Do good doctors make good leaders? Physicians typically rise through the ranks of hospital systems based on their clinical acumen and outcomes, with many finding themselves in key leadership positions without requisite leadership or business training.
The University of Tennessee Medical Center (UTMC) and the University of Tennessee, Knoxville’s Haslam College of Business fill this gap with the Physician Leadership Academy (PLA), which teaches physicians to think like healthcare leaders and introduces them to skills including finance and lean management.
“We’re looking to empower physicians as agents of change,” Kate Atchley, executive director of the GEE Healthcare Division and director of the PEMBA program, says. “Our goal is for them to develop healthcare delivery solutions that maximize care quality and efficiency while maintaining affordability and increasing accessibility.”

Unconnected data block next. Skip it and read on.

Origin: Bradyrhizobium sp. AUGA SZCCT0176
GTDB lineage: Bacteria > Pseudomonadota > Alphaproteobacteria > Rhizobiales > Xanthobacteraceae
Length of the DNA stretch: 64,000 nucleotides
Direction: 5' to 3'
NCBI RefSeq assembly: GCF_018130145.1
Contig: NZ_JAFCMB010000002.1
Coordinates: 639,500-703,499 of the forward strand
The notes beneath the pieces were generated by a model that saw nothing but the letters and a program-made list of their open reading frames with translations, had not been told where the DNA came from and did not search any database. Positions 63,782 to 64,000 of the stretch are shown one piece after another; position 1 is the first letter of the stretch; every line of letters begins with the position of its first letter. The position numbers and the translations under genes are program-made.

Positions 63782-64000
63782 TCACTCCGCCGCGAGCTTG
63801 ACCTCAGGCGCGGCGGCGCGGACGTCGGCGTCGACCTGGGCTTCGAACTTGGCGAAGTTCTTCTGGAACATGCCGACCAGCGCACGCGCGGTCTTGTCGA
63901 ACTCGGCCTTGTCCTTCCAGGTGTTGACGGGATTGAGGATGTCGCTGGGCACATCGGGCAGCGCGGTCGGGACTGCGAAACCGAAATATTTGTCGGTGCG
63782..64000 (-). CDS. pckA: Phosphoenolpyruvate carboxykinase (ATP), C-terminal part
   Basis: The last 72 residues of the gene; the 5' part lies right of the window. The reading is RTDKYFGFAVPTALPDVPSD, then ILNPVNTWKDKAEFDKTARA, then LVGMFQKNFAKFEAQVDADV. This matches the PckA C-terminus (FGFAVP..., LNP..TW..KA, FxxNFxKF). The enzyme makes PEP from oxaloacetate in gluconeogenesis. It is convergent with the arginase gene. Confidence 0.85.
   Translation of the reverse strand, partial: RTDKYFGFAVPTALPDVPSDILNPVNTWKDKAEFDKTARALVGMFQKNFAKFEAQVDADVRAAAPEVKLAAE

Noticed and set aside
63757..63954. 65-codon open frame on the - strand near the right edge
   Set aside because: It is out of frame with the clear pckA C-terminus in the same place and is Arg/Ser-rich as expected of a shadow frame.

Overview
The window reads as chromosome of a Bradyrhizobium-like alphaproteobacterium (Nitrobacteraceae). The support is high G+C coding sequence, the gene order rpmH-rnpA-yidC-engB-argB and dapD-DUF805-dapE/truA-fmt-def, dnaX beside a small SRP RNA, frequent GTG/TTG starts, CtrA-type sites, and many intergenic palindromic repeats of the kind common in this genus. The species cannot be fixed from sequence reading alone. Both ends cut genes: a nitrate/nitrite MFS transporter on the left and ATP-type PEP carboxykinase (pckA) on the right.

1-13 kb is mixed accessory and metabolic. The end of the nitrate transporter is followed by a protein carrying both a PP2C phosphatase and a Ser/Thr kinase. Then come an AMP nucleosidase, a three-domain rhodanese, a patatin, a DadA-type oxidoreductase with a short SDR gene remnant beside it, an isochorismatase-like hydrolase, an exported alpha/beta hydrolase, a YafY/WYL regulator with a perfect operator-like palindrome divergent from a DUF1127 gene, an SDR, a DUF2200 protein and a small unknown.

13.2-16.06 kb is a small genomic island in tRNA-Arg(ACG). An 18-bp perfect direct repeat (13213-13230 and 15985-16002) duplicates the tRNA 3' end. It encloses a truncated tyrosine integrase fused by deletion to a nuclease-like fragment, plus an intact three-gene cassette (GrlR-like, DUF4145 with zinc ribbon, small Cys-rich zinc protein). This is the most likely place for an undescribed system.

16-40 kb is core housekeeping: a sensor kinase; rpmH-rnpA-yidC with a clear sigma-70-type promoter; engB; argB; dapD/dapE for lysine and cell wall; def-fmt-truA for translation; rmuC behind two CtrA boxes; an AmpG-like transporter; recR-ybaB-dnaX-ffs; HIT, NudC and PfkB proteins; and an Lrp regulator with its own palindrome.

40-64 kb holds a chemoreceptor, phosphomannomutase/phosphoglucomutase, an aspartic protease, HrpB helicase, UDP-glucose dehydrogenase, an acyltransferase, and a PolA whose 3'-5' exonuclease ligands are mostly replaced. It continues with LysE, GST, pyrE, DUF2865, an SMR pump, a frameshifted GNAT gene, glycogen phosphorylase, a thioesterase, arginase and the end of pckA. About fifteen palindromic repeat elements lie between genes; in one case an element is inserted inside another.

The COVID-19 pandemic exposed the need for physician leaders to be responsive, innovative and collaborative. In healthcare’s turbulent new reality, most health systems cannot afford a long leadership learning curve.
Physician Leaders Can’t Fake It
Keith Gray (PEMBA, ’14), chief medical officer at UTMC, still remembers the first time he facilitated a medical executive committee meeting as the new chief of staff. Promoted after excelling in his cancer surgery practice, he was accustomed to leading teams and being the authority in the room. But on that day in the spring of 2012, as he moved through the agenda at the podium, things were different.
As the CFO presented his report, flipping quickly from spreadsheet to spreadsheet, Gray had a sickening feeling. He realized that he didn’t know what line the CFO was on, and that he couldn’t differentiate a balance sheet from an income statement.
“I prayed none of my medical staff colleagues would direct a question to me about the financials,” Gray says. “Then it hit me: I could no more fake it as a physician leader than I could as a cancer surgeon. Poor preparation in either area puts patient lives and communities at stake.”